The Texas A&M baseball club entered unplanned territory this past week, dropping five consecutive contests to Baylor, New Mexico (2) and Missouri (2) before eeking out a win in Sunday's finale against the Tigers. The results of the week dropped A&M to 14-9, including a 3-3 conference mark, and fans should expect a substantial tumble in today's polls.
As stated when A&M was ranked #1 to start the year, the polls mean almost literally nothing, so don't lose your sleep here. Diagnosing the issues that led to the five game slide, however, could give you chills in the night.
It could be easier for Rob Childress and company if there were just a single issue to point at, but A&M found some pretty unique ways to drop these contests. Those who follow the game of baseball know that you must look at an individual game as just that, and then look to consecutive games for trends, and there are a few trends to be concerned about.
First, the killer instinct factor certainly wasn't on A&M's side this week. The exact figure isn't really relevant, but the Aggies were plain awful batting with runners in scoring position. This problem really acted up in the tenth inning in Waco, when A&M had runners in scoring position with one out and could get no one home...only to watch Baylor succeed in that situation just minutes later. The next two nights, against a New Mexico club that's now 22-3 and rips the cover off of the baseball, the Aggies stranded a total of 24 runners. The bats can get somewhat of a pass for struggling against Missouri ace Kyle Gibson, because that's what happens on Friday night in the Big 12, but the bats could do nothing on Saturday against Missouri's "throw a new guy every inning" strategy. The Ags played longball on Sunday for four of their six runs, but the game brought just two hits with runners in scoring position.
When your team isn't hitting very well in general, and the problem extends situationally, it becomes even more necessary to begin rolling the dice in all phases of the offensive game. Those who remember the 2007 club know that the team batting average was certainly higher than the 2009 team, thus far, but that Childress and Matt Deggs used speed and almost ridiculous aggression to open holes and move runners around the bases. That style was more evident on Sunday, as A&M swiped three bags in five attempts, and the lineup saw a speed infusion with Randall Thorpe seeing his first career action and blasting a three run homer than woke the Aggie dugout up in a big way. If A&M doesn't prove that their hitting over the last few weeks is a funk, and a slightly below average offense is what we have, then the style of play will have to compensate for the lack of pure hitting. That said, A&M certainly needs to reach base better than 38.6% of the time to get this offense going, but maybe not substantially.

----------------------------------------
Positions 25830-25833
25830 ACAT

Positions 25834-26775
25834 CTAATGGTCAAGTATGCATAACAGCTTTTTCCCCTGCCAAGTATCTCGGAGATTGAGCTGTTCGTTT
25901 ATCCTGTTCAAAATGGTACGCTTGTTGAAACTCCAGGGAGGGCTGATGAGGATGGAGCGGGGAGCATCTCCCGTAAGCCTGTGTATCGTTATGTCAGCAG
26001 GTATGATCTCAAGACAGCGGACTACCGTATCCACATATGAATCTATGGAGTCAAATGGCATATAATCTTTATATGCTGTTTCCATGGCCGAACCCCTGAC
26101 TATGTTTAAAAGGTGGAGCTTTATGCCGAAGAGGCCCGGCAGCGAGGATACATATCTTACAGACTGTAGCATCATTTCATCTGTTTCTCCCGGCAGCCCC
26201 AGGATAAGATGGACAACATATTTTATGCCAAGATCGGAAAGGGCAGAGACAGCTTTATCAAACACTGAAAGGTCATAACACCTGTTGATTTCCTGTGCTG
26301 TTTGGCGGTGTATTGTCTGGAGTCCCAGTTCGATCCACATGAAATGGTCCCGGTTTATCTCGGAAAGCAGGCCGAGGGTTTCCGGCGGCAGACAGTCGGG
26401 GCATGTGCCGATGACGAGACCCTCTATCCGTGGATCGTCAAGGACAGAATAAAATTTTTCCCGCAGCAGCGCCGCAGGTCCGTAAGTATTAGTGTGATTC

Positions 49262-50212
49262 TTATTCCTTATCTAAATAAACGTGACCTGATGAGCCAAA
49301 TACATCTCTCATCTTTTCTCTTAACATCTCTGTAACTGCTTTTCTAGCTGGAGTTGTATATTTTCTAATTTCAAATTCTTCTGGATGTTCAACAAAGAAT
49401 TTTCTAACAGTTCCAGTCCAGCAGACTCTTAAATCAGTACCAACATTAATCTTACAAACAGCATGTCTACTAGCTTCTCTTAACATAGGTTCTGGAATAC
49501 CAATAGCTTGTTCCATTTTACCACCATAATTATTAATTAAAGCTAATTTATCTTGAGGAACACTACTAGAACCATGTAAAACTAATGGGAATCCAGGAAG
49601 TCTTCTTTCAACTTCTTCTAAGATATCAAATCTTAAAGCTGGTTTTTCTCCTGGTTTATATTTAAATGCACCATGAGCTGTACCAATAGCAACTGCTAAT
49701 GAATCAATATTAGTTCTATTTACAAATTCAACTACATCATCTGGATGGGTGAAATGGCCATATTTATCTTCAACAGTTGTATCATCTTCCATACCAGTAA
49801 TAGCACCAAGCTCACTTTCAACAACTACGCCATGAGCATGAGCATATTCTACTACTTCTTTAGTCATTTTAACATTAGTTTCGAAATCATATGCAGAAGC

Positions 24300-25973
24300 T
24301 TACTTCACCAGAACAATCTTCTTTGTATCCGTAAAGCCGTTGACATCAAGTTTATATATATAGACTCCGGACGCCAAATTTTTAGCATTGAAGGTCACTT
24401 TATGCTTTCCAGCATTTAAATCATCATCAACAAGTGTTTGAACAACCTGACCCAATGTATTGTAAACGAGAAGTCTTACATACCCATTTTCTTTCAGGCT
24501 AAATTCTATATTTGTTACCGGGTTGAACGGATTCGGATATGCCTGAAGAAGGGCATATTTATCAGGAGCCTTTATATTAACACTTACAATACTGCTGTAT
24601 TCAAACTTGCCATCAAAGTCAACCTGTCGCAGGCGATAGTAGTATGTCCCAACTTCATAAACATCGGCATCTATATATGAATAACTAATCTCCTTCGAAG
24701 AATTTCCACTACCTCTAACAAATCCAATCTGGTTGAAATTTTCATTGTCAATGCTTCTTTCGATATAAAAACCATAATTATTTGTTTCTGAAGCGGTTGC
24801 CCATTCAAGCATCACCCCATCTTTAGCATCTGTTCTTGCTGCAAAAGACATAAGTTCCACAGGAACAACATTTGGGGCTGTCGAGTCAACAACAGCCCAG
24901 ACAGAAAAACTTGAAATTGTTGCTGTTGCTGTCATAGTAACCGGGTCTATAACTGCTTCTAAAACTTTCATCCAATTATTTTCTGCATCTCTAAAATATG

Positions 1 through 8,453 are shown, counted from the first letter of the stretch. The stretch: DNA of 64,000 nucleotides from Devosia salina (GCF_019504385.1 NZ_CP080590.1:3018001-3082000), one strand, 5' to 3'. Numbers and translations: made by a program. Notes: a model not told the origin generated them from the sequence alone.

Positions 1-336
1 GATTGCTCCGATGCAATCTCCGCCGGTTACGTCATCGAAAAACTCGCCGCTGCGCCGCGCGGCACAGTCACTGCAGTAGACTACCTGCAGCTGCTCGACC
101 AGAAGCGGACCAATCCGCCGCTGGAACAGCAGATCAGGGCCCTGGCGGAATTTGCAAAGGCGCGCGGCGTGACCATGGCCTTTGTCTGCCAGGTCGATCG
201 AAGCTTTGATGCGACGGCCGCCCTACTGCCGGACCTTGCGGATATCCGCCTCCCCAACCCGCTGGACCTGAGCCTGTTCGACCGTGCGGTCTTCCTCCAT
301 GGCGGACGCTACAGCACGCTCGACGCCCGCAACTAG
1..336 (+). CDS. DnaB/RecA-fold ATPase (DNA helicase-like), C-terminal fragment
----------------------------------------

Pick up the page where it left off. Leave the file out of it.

As beleaguered as the Aggie hurlers looked against New Mexico's fine hitting attack, they really did a fair job against the Tigers. Outside of Alex Wilson's implosion on Saturday, an implosion that could have possibly been prevented by heady defense, The Aggie arms allowed just seven earned runs to the Tigers. Individually, Brooks Raley and Ross Hales were the brightest spots, while Estevan Uriegas and Shane Minks were efficient in their pen time as well. A&M allowed the Tigers to hit just .245, typically a good enough figure, but a series win wasn't to be had.
If there's any consolation to A&M's struggles this weekend, it's that baseball is a very long season, and the Big 12 conference is just a hodgepodge after the first full weekend of play. The Kansas Jayhawks swept top ranked Texas in Lawrence this weekend (that team comes to Olsen this Friday), and Nebraska scored an unlikely series win against Oklahoma State. Baylor failed in their bid to sweep Texas Tech at home on Sunday, and Oklahoma took 2/3 at Kansas State. The net result is a huge group of teams (A&M, Missouri, Baylor, Nebraska, Texas Tech) at 3-3 after two league series, with Texas sitting just a game back at 2-4. Oddly enough, that 2-4 start mimics how the 'Horns began their 2002 national title run.
All of the Aggie goals are still in front of them and achievable, though 9 losses in 23 games almost literally means A&M needs three or four conference sweeps to have a realistic shot at a national seed - just to keep the loss total down. The Aggie RPI should continue to be resilient and improve with their winning percentage, so long as they can win games. Fans should be pulling for this team must be to do everything necessary to secure a winnable home regional. Though struggling in the loss column, this club is much more talented top-to-bottom than the last two Aggie teams, and significantly better built to win a two-game series against anyone in the country.
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